That day, the spacers went in for the brackets, and I stopped sucking my fingers cold turkey. Just like that. Once or twice I put the fingers in my mouth and instantly withdrew them. I never sucked them again.

Then came the braces. The first thing put in was a torture device called an expander. It was a bridge across my upper pallet that came with a little key. Every night, my mom would stick that key in the middle of the bridge and give it one turn, and slowly over the course of several weeks, that bridge pushed my upper pallet wider, breaking the pallet one small turn at a time. Sound painful? Yeah, believe me it was. When the orthodontist declared the pallet wide enough, the key turning stopped, and my upper pallet was given a chance to heal. For a year, I had a this metal bridge across the top of my mouth. With every swallow, I had to suck around the bridge. When it finally came out, I had to learn to swallow properly again. Unfortunately, I didn’t learn it correctly.

The consequences

Did the braces fix anything. No. You see, while I stopped finger sucking and had my bite corrected. The therapy I had in 5th grade for the tongue thrusting had not become habit. I was still tongue thrusting. and to this day—I turn 40 this year—I still tongue thrust. With every swallow, my tongue pushes against my teeth instead of the roof of my mouth. The beautiful straight teeth that I received from a couple years of braces went away by the time I finished high school. I still have an overbite. When I sleep at night, my jaw clenches and my big, fat tongue pushes against the cage of my teeth the entire time I’m sleeping. My face is deformed by years of misuse of my facial muscles. I can’t bite into things from the front. I have to bite sideways because only the molars at the very back of my mouth meet. I can’t eat things like hamburgers and BLTs without first tearing the lettuce up into little pieces or I’ll put it all out when I take a bite. It affects every part of my life, right down to being camera shy because I can’t stand the shape of my face.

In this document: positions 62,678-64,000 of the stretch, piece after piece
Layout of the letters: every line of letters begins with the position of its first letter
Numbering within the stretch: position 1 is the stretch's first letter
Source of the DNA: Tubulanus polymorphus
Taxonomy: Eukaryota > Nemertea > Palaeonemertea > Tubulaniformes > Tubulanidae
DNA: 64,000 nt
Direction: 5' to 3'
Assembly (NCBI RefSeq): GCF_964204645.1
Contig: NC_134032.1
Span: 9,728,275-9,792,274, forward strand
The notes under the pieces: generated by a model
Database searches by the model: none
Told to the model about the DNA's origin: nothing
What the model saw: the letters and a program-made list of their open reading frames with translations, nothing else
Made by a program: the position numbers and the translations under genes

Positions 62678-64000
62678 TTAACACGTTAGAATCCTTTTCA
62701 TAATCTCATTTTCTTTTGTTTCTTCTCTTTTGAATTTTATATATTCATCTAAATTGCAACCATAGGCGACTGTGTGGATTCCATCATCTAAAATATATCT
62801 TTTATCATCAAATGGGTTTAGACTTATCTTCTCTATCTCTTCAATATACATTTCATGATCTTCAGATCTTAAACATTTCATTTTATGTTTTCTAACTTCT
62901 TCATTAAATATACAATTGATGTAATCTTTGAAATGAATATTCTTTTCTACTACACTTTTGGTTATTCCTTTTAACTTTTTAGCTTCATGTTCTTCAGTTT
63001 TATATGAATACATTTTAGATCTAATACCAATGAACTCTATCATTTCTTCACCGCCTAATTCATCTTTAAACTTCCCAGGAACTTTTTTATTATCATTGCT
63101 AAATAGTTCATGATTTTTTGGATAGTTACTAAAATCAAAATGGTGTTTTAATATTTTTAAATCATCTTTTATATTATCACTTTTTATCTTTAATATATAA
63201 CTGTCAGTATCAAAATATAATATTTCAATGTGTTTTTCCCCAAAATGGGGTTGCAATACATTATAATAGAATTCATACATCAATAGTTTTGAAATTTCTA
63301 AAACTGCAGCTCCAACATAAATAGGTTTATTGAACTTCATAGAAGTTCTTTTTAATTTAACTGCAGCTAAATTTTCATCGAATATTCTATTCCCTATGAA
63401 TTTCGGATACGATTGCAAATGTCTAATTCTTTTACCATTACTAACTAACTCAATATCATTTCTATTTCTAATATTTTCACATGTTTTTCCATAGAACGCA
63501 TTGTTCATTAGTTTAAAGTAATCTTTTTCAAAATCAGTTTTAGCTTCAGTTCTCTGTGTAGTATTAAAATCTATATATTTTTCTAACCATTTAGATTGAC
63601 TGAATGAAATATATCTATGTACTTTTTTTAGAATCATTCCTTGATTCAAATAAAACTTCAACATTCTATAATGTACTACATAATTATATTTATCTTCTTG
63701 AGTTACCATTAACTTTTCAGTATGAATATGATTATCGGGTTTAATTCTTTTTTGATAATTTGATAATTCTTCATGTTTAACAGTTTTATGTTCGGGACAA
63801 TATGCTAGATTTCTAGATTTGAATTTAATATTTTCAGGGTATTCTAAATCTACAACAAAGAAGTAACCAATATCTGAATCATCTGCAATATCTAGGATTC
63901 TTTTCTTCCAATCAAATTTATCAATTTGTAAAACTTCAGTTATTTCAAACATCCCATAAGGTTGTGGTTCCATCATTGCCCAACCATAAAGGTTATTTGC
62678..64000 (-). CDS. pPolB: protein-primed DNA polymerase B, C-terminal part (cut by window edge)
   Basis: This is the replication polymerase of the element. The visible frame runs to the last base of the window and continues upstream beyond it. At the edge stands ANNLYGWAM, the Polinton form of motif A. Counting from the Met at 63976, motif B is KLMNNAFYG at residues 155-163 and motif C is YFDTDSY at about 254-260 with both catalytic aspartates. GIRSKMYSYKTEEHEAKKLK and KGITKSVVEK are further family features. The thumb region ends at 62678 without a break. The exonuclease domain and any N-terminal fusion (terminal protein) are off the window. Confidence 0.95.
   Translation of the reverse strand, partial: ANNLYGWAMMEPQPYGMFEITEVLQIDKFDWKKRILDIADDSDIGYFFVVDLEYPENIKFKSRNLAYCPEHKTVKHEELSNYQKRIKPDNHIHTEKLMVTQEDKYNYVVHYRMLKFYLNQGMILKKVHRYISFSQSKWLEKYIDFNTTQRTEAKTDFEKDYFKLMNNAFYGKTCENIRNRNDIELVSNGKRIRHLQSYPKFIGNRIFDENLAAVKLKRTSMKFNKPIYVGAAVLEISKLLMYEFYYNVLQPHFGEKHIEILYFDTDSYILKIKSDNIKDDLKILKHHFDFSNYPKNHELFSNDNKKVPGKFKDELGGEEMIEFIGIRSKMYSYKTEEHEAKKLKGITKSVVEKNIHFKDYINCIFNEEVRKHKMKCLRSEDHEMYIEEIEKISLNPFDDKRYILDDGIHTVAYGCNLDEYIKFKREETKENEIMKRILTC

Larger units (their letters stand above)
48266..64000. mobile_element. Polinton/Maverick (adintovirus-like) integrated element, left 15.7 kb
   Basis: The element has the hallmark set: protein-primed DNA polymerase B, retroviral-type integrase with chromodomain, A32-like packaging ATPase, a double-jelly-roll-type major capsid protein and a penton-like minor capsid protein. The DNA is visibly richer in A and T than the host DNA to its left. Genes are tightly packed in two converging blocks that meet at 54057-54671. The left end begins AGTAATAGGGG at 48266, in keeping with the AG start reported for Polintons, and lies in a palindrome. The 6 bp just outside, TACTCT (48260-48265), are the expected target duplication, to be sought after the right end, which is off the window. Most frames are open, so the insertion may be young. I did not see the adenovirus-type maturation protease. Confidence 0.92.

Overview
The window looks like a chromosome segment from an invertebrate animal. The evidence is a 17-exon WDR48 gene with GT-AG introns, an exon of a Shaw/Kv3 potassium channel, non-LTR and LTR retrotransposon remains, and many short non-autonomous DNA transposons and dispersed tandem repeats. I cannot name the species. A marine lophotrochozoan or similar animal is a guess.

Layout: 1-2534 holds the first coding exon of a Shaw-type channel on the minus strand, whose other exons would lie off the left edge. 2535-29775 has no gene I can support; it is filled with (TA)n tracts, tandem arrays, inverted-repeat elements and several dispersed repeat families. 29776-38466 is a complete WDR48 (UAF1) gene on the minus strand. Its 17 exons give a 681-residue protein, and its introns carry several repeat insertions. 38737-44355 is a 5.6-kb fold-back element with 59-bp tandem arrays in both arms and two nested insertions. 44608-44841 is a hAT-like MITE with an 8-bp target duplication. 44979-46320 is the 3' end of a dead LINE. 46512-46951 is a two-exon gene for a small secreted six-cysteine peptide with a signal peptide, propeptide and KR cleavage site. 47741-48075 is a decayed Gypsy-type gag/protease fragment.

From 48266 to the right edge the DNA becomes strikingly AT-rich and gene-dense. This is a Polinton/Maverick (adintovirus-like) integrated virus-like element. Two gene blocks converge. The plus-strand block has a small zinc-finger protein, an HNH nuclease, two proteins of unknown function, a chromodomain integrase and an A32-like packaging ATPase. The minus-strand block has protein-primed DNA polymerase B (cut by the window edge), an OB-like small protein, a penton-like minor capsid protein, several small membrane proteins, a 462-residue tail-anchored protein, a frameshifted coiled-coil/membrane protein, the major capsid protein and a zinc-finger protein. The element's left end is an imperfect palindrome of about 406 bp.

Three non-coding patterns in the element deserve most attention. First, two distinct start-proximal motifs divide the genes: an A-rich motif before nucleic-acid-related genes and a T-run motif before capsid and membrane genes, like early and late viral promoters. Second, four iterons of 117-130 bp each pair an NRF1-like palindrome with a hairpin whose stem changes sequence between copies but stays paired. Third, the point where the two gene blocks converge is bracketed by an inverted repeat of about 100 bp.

So why do I confess this behavior to the world on a public blog?

Well, for one thing, I’m sure I’m not the only one who struggles with this private disgrace. Whenever I see a mother struggling with keeping a pacifier in her baby’s mouth, this unmentionable torment in my private life rears its ugly head. I then tell the mother about the tongue thrust reflex and urge them to not let their baby start sucking a thumb or finger and to seek help for the reflex before the child gets too old. If I can save one child from becoming the adult I am today, it will be worth it.

My not-so-hidden agenda

But I have another reason to bring this up as well.

You see, I was born this way. I really can use that excuse because it’s true. It may or may not be genetic, and it may or may not be environmentally influenced, but whatever the “reason” for the behavior, I can use the excuse that it was a reflex I was born with.